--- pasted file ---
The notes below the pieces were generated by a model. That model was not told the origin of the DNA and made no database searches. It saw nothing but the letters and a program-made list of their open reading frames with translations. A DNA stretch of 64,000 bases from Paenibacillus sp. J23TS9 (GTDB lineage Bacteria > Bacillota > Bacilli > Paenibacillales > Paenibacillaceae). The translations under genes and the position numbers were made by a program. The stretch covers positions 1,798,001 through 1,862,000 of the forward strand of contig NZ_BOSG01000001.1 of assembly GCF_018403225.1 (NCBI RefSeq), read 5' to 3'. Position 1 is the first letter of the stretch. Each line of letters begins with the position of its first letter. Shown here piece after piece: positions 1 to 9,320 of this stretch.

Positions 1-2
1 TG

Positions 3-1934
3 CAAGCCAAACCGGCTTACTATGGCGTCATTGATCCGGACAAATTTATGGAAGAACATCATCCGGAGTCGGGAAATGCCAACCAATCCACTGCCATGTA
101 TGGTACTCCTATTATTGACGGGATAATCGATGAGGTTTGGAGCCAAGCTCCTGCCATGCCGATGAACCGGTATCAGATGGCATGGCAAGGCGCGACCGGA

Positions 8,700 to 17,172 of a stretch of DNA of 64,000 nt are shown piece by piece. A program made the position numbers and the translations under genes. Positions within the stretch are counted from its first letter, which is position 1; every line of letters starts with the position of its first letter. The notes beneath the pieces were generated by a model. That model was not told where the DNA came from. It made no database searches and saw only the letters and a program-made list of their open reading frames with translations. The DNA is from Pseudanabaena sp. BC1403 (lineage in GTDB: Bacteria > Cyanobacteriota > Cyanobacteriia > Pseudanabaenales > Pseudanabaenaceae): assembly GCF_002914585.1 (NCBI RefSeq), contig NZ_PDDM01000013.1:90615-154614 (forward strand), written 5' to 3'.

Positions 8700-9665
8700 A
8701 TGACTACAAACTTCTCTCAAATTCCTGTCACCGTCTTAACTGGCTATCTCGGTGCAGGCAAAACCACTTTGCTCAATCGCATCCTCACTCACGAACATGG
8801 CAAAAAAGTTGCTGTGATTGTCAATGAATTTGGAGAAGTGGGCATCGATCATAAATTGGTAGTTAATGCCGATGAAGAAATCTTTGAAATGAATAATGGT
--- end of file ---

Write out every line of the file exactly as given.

The notes below the pieces were generated by a model. That model was not told the origin of the DNA and made no database searches. It saw nothing but the letters and a program-made list of their open reading frames with translations. A DNA stretch of 64,000 bases from Paenibacillus sp. J23TS9 (GTDB lineage Bacteria > Bacillota > Bacilli > Paenibacillales > Paenibacillaceae). The translations under genes and the position numbers were made by a program. The stretch covers positions 1,798,001 through 1,862,000 of the forward strand of contig NZ_BOSG01000001.1 of assembly GCF_018403225.1 (NCBI RefSeq), read 5' to 3'. Position 1 is the first letter of the stretch. Each line of letters begins with the position of its first letter. Shown here piece after piece: positions 1 to 9,320 of this stretch.

Positions 1-2
1 TG

Positions 3-1934
3 CAAGCCAAACCGGCTTACTATGGCGTCATTGATCCGGACAAATTTATGGAAGAACATCATCCGGAGTCGGGAAATGCCAACCAATCCACTGCCATGTA
101 TGGTACTCCTATTATTGACGGGATAATCGATGAGGTTTGGAGCCAAGCTCCTGCCATGCCGATGAACCGGTATCAGATGGCATGGCAAGGCGCGACCGGA

Positions 8,700 to 17,172 of a stretch of DNA of 64,000 nt are shown piece by piece. A program made the position numbers and the translations under genes. Positions within the stretch are counted from its first letter, which is position 1; every line of letters starts with the position of its first letter. The notes beneath the pieces were generated by a model. That model was not told where the DNA came from. It made no database searches and saw only the letters and a program-made list of their open reading frames with translations. The DNA is from Pseudanabaena sp. BC1403 (lineage in GTDB: Bacteria > Cyanobacteriota > Cyanobacteriia > Pseudanabaenales > Pseudanabaenaceae): assembly GCF_002914585.1 (NCBI RefSeq), contig NZ_PDDM01000013.1:90615-154614 (forward strand), written 5' to 3'.

Positions 8700-9665
8700 A
8701 TGACTACAAACTTCTCTCAAATTCCTGTCACCGTCTTAACTGGCTATCTCGGTGCAGGCAAAACCACTTTGCTCAATCGCATCCTCACTCACGAACATGG
8801 CAAAAAAGTTGCTGTGATTGTCAATGAATTTGGAGAAGTGGGCATCGATCATAAATTGGTAGTTAATGCCGATGAAGAAATCTTTGAAATGAATAATGGT